As extreme as possible! Few words were needed to express the concise demands of one of the world's leading automobile producers -
the German group Volkswagen, which also includes Audi, seat, Skoda, Rolls-Royce and Lamborghini - when the carmaker was looking for new winter
Greenland will soon become the home of one of the toughest proving grounds in the world for the cars of the future. The track is
now under construction on the inland ice near the international airport town of Kangerlussuaq (Søndre Strømfjord) in West Greenland. Iceland and
Canada were considered for the task, but didn't have the right stuff - the ice there wasn't hard enough.
The testing track is being built for the testing company Nausta, which runs a testing site in northern Sweden. In the spring of
2000 the Swedish construction group Skanska's Greenlandic subsidiary completed six month's work in establishing a 30-kilometer-long road through
the glacial valley from Kangerlussuaq to the edge of the permanent inland ice. They have now begun to lay a road that will stretch 150 kilometers
on the inland ice to the site Nausta has chosen for its testing facility. At that location, Skanska will build a compound and testing grounds.
The compound will contain a hotel with a cafeteria and other facilities to accommodate around 40 employees who will live there for
six months at a time. A 900-square-meter workshop also will be constructed, along with testing ground which will cover and area about 50 kilometers
Nausta is building the facility to complement the winter testing done by Volkswagen in northern Sweden and Finland. It's always winter
on the ice cap, but the site at Kangerlussuaq will primarily be used in the summer half of the year, from April through October. The Government of
Greenland has given Nausta a 10-year operating permit, and that period may be extended.
TELE Greenland A/S is installing the advanced communications system that will link the facility with Volkswagen's development
departments at Wolffsburg, Mlada Boleslaw, Barcelona and Ingolstadt.
The entire testing ground must be ready for use by April 2001, when the first batch of cars will arrive to face a trial of strength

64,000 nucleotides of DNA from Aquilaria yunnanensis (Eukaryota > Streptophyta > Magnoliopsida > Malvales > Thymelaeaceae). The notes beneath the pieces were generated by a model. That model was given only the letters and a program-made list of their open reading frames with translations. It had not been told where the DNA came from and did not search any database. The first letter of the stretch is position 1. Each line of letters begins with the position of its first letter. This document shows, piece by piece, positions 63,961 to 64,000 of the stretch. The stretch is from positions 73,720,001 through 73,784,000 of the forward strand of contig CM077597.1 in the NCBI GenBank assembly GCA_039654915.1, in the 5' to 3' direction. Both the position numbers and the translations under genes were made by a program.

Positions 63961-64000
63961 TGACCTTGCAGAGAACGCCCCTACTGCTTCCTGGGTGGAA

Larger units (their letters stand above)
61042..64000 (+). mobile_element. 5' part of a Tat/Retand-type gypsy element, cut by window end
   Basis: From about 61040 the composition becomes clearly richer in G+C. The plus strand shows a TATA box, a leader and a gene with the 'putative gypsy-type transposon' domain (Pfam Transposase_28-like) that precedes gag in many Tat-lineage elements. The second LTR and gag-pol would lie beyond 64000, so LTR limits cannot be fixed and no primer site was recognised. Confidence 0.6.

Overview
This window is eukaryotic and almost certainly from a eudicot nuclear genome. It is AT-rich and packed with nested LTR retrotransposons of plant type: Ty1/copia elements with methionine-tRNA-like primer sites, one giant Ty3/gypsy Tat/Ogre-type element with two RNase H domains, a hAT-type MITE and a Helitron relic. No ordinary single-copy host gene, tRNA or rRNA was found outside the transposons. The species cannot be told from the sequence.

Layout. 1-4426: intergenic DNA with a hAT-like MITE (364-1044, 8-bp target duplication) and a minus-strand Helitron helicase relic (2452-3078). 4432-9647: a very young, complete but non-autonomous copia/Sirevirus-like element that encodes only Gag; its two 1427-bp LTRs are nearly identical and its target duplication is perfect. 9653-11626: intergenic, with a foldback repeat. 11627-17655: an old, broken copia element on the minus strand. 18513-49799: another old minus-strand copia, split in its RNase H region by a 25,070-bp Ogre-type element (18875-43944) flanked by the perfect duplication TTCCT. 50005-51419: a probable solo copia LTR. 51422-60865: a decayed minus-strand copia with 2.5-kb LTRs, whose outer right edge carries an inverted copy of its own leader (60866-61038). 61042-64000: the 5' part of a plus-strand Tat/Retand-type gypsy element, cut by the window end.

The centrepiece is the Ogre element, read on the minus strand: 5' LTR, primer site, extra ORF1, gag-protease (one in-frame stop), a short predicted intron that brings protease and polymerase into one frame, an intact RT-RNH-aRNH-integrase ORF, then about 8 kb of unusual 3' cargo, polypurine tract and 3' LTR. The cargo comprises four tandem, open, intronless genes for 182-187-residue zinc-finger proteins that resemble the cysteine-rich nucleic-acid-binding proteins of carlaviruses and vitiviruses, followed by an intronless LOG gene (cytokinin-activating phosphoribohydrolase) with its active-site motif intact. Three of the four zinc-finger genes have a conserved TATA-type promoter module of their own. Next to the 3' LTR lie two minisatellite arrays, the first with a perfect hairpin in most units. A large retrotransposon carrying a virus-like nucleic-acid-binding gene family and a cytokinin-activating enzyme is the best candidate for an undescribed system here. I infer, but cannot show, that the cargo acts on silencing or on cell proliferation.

in extreme cold and conditions of near-zero friction. The cars will be flown from Europe to Kangerlussuaq, and then driven to the proving grounds
after last-minute checks.
The increased activities related to the project will affect Kangerlussuaq, which has a population of only 600. A total of 100 people
are expected to be employed in connection with the testing facility. About 20-30 homes will be built for some of the employees who will be living in the
town. The population increase means that the social, health and educational services will need to be expanded, and current residents hope that this
often-overlooked town will develop into a thriving community.
The first batch of Seat vehicles have already been driven on the road system around Kangerlussuaq this past winter. With a total
length of only 36 kilometers, the roads were built by the U.S. Air Force between 1952 and 1992 when the airport was an American base. The cars were driven
hard and constantly from 5:30 in the morning until midnight to determine how they would stand up to such treatment and conditions.
One of the reasons that Kangerlussuaq was chosen for the facility was because it is Greenland's main international airport, with
daily flights to Europe (via Copenhagen) and weekly flights to Canada. Thanks to its design as a military airport, the runway is able to accommodate the
heavy aircraft that will be used to transport the vehicles from Germany, Spain, the Czech Republic and England. Because many of the vehicles will be secret
test models, it is an added attraction to have a testing facility that is not easily accessible to industrial spy photographers and curious spectators.
Greenland's primary gain from Volkswagen's project will be the development of Kangerlussuaq. On the longer term, though, it is hoped that
the testing site will bring attention to the country's attractions for other commercial developments. The combination of extreme climactic conditions,
a well-developed infrastructure and reliable logistics make Greenland a unique spot for ultimate testing of equipment and materiel.
The establishment of the testing centre in Greenland gives Volkswagen's development engineers the best possible conditions for testing the
performance of prototypes in extreme cold and wind. The will also have basic information for developing and perfecting an automobile's traction, braking
abilities and steering dynamics, as well as other automotive features. VW's public relations staff will be able to use the hefty argument that the company's
cars are tested on the Greenland Ice Cap. The competition can hardly match that statement - yet!
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This article was published in This is Greenland 2000-2001, © 2000 by the Government of Greenland.
Reprinted here with the express permission of the publisher.